Cambodia's Veiled Atrocities Thirty Years and Counting

By Middlebury Campus

Author: Lauren Joseph

All college students have, at one time or another, studied the Holocaust. The disturbing facts and appalling pictures of emaciated victims have been ingrained in our heads. For just 60 years ago, these atrocious acts ravaged a continent and brutally seized the lives of millions. And the rest of the world was left aghast, with their eyes open to the harsh reality of humanity’s violent potential and the pain and detriment we are capable of inflicting. We would like to believe that we are innately altruistic, that we could not be guilty of such savagery and apathy to human suffering. And so our naïve souls have persuaded us that the world has progressed to acquire a greater appreciation of difference that will prevent history from repeating itself. However, just 30 years ago Cambodia suffered from a genocide that annihilated one-eighth of its population, paralleling in extremity to the genocide that caught the world’s attention. Today, the abuse continues with a political scene surrounded by impunity and corruption that infect the entire country. In a nation where poverty is rampant and hunger is tangible, the mangled bodies of tortured and harassed victims can be found on streets even as the jails remain vacant. Until these conditions gain the worlds attention and justice prevails, things will persist just as they have for the past 30 years.

With the termination of a civil war that had been tormenting the nation for five years, Cambodia’s citizens were hopeful that a new government would remedy their impoverished lifestyle. However, in 1975 when the Khmer Rouge took control, the opposite proved to be true as the bleak conditions were only exacerbated. Cities were evacuated and the population flooded into the countryside. And with the goal of transforming Cambodia into a self-sufficient communist state, a genocide began that drowned the nation in hunger, torture and fear. Teachers, doctors, all symbols of western culture were eradicated, as intelligence was viewed as a threat. All printed material, including books, private property and Buddhism were banned. At one prison, 14,000 prisoners were questioned about their beliefs and tortured with brutal tactics to extract information. When the Khmer Rouge were satisfied with what they heard, the prisoners were assassinated. Of those 14,000, there are seven known survivors. Numbers as extreme as this were common, as the Khmer Rouge carried out mass executions in which victims were forced to dig their own mass graves. Food was unevenly distributed, starving an already desperate population. During the four years of the Khmer Rouge’s reign, there were incalculable numbers of human rights violations that, in the end, resulted in an estimated one and a half million deaths.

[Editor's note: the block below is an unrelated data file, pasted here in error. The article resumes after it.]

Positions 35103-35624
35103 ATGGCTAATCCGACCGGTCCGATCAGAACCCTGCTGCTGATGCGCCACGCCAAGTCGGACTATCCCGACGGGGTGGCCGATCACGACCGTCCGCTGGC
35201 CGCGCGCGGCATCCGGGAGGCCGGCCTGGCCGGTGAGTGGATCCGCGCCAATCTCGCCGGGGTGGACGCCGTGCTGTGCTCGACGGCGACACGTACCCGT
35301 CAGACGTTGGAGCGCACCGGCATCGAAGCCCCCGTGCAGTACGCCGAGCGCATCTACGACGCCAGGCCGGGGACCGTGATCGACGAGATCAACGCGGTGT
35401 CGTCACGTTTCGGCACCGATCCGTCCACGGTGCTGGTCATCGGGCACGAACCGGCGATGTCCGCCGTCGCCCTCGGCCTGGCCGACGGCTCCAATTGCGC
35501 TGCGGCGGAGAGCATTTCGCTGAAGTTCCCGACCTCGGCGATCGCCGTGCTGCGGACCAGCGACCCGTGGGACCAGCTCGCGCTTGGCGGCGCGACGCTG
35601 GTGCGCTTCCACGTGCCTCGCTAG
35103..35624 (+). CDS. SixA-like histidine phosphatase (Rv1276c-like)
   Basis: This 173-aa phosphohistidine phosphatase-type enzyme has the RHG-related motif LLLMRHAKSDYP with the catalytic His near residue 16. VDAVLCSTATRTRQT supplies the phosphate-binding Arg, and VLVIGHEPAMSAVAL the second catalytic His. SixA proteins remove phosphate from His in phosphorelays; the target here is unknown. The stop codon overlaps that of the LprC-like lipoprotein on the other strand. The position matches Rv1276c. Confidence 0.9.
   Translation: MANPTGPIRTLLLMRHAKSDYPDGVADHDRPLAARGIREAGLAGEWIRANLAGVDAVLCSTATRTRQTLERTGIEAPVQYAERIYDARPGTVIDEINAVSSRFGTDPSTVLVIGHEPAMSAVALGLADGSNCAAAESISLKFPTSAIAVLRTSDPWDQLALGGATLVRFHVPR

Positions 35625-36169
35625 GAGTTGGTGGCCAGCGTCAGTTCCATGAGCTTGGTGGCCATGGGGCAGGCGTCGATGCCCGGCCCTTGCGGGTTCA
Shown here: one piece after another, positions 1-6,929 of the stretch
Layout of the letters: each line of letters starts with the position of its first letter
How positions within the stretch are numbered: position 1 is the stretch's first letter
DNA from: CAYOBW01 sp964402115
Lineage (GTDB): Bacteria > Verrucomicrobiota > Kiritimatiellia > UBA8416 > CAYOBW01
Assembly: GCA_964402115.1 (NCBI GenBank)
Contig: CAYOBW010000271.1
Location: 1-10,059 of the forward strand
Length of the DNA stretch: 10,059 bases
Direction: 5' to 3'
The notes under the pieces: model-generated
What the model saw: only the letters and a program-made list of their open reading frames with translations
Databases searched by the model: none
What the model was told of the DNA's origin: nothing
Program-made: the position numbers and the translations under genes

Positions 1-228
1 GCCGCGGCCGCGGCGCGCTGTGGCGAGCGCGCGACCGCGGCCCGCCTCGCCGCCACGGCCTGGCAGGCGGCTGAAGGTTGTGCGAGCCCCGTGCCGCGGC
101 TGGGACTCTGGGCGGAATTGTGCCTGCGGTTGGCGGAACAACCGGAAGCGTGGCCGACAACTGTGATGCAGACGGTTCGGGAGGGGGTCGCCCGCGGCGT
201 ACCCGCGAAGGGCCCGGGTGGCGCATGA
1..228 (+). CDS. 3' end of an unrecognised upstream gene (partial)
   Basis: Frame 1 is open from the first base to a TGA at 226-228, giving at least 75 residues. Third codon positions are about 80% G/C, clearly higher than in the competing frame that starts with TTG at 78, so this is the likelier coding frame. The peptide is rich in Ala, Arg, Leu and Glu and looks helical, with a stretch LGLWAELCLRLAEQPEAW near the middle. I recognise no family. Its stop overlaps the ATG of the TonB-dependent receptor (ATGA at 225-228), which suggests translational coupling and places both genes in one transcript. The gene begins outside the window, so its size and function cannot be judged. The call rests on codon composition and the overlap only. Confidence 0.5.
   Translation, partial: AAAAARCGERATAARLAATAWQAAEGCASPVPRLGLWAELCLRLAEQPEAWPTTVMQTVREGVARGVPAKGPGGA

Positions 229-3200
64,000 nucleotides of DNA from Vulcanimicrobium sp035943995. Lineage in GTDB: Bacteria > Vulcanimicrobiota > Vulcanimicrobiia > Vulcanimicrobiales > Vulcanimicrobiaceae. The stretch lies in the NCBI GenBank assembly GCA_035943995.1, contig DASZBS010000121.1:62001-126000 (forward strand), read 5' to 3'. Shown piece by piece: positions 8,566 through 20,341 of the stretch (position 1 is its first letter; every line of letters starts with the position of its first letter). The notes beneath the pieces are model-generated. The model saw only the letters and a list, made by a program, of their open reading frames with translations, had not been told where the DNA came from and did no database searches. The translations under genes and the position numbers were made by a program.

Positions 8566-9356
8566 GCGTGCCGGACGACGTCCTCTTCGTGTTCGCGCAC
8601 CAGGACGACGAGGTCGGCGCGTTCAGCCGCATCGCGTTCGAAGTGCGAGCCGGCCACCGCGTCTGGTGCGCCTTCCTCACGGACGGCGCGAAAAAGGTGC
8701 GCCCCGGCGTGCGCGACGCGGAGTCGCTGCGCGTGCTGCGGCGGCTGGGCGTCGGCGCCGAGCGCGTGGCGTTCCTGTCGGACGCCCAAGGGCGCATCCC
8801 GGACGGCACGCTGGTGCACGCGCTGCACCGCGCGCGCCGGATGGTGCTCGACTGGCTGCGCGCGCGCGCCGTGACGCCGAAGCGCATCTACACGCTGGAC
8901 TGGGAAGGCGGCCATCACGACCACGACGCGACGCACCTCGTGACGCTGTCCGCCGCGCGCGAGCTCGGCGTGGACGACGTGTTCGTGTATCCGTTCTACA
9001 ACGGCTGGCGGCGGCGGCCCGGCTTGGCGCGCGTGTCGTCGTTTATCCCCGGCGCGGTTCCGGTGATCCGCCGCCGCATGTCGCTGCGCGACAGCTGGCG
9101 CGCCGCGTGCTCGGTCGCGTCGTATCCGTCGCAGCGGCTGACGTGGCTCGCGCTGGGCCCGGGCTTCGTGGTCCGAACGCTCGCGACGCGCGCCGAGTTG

However, 30 years later, the abuse continues. With aid from the United Nations, Amnesty International, the United States and other countries, the future is looking less and less ominous, with an optimism that may prove to ameliorate conditions in the long-run. However, the government’s state is still extremely precarious, for in the past few years there have been dozens of unlawful murders as a result of political affiliations. Many have been tortured, harassed, threatened and even forced to sign false confessions, while still others have fled for their lives into exile. With a weak and corrupt judicial system, very few have been held accountable, meaning the perpetrators still freely roam the streets. As of now, a true democracy is unable to exist. And until justice prevails and a fear is instilled across the nation of the repercussions for committing unlawful acts, the fundamental rights we take for granted daily will be an illusory ideal.

You may give your support by purchasing a cookie at the upcoming bake sale, to be held Monday, December 3rd in Proctor. All proceeds will be donated to Amnesty’s campaign to stop torture and protect human rights.